Going Places: Tales from the road: Telluride to Moab, Day 3
Virtual adventure: Telluride to Moab
Spring Creek runs bone dry
September 10, 1996
12:20 p.m.: After a long, leisurely morning cleaning the hut (which we did fastidiously), eating breakfast, and packing our things, we finally set out. We have a 26.3-mile route ahead of us, much of which is descent from the Last Dollar Hut. For the first few hours we bomb gloriously down a rough, rocky old Forest Service road. In parts it
1:50 p.m.: Gradually the terrain has leveled. We now climb up and down–but pleasantly, mostly down–through random ranches and farmland. It’s extremely pleasant riding, but a stormcloud has moved in overhead and we’re now getting a little wet. This time of year that’s common. We fly down a few fabulous downhill stretches with pouring rain
2:15 p.m.: We’re spread out a bit now. In groups we pass by the actual ranch where True Grit starring John Wayne was filmed. For true Americans, I’m sure that’s sufficient reason to try this tour.
3:35 p.m.: Except for a brief section of paved road, the riding might be accused of being monotonous. But it’s too beautiful. We pass by old ranches, windmills, and modern palacial estates. I really cannot get over the aspen trees.
4:50 p.m.: We all flop down for an extended rest in the grass alongside the road. We’ve come just over 20 leisurely miles today and decided to chill before we take on the hill in front of us. Annabel pets a couple of horses while we all relax.
Suddenly, a blue pickup pulls up. Joe, the guy from the San Juan Hut System office, jumps out of the truck and throws a box to us. In it is an extra digital camera, some batteries, and a software upgrade for our original Kodak DC-50 camera. We had been having some serious problems capturing images since the day before and couldn’t explain why. A phone call to Kodak revealed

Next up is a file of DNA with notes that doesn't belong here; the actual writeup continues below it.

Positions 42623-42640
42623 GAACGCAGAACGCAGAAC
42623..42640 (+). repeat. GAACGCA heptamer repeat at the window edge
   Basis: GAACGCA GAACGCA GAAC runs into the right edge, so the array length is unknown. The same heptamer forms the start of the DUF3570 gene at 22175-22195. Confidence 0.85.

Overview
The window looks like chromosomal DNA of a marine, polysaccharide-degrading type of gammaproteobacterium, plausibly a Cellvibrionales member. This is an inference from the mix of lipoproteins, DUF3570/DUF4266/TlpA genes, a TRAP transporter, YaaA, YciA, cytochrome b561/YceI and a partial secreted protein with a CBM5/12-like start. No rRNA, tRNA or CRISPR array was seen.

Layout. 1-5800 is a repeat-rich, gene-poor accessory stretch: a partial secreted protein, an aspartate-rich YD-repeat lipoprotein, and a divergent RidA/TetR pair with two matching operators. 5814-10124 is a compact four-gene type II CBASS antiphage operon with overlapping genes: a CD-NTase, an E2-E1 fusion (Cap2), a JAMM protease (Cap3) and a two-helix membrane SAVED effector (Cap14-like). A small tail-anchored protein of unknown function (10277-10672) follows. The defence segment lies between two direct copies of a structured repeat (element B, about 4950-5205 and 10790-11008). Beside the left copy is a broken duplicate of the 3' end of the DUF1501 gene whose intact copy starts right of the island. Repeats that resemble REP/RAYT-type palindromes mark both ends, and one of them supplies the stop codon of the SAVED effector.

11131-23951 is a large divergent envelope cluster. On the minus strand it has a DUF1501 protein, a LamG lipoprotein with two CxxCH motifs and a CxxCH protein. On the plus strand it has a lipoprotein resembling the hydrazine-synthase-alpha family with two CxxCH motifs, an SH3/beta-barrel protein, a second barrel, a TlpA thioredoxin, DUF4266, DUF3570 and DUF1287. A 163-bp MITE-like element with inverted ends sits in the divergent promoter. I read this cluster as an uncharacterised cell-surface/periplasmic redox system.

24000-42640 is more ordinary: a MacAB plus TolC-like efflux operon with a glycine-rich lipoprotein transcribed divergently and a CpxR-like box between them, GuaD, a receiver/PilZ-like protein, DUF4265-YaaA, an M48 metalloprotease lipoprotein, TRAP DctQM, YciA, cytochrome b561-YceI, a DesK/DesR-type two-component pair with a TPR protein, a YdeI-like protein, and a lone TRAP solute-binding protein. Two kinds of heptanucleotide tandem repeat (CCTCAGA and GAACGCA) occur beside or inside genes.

6:30 p.m.: We arrive at the Spring Creek Hut, a name that would soon prove ironically tragic.
6:40 p.m.: We unlock and enter the hut and find out that, apparently, gambling has been legalized in Colorado. Except instead of doing the whole casino scene, they invented “Hut Trips.” Here’s how it works: Go to Telluride. Ante up $425 at the San Juan Hut System. Then (here’s where the gambling starts) head out into the backcountry with a few
Just as this realization is setting in, we notice that the last group didn’t wash their dishes–they’re sitting in a nasty pile on the floor. Next, we start poking through the food stores and find them pretty depleted, just a random selection of canned soups and vegetables and some odds and ends.
7 p.m.: After a brief pow-wow, Paul, Annabel, and I head down the road with a couple of empty water jugs looking to fill up from a spring supposedly down the road. Instead, we find an unoccupied log home with a pump on the back side. We’re able to fill our jugs plus a few random Nalgene bottles. We’re very glad to have the water, because the
7:30 p.m.: After a seriously annoying mile trying to cart three gallons of water on my bike, I come to the hut. I thankfully had a rack on my bike and was able to make a little better time than Annabel and Paul. I turned around to go back and help. As I did, Joe from the office passed me on his way up. “I got your water,” he said. I turn
7:45 p.m.: Joe dismisses the lack of food and water as the result of one group of riders who “took baths and wasted it.” He’s scarcely apologetic. Frankly, none of us believe that with about two dozen five-gallon jugs in the hut, they couldn’t have kept it stocked somewhat better. Joe says he had just swung by to check on us because he had some
A quick poll among the members of the group later reveals the following evaluations of the San Juan Hut System: “Mickey Mouse,” I say. “Bush league,” says Paul. “Lame,” says Mark.
8:30 p.m.: We finish cobbling together dinner and begin thinking about bed. The food Brenda had sent up does a lot for morale–not to mention our energy stores. More tomorrow.
©2000, Mariah Media Inc.